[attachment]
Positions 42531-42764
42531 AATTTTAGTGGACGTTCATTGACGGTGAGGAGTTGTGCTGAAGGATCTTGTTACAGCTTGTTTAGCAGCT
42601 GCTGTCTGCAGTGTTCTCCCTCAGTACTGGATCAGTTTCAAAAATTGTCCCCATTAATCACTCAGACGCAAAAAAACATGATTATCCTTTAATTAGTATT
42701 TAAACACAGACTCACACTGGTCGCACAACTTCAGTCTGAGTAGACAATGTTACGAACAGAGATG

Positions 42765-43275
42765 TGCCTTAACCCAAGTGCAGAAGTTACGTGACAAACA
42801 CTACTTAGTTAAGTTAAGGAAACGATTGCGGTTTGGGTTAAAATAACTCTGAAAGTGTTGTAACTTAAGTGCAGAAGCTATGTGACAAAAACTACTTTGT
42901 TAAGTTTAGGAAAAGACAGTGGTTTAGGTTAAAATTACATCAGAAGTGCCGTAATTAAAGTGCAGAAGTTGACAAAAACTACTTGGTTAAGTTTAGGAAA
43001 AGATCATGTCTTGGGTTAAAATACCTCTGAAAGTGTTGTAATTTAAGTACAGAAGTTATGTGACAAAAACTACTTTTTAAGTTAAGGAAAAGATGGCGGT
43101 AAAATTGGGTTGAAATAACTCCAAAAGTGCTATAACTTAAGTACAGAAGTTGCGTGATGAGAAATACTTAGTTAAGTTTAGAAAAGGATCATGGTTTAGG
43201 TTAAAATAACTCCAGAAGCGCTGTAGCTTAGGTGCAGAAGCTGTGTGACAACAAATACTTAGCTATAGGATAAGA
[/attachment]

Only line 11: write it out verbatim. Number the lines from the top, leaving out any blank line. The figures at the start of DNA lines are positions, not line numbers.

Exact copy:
43201 TTAAAATAACTCCAGAAGCGCTGTAGCTTAGGTGCAGAAGCTGTGTGACAACAAATACTTAGCTATAGGATAAGA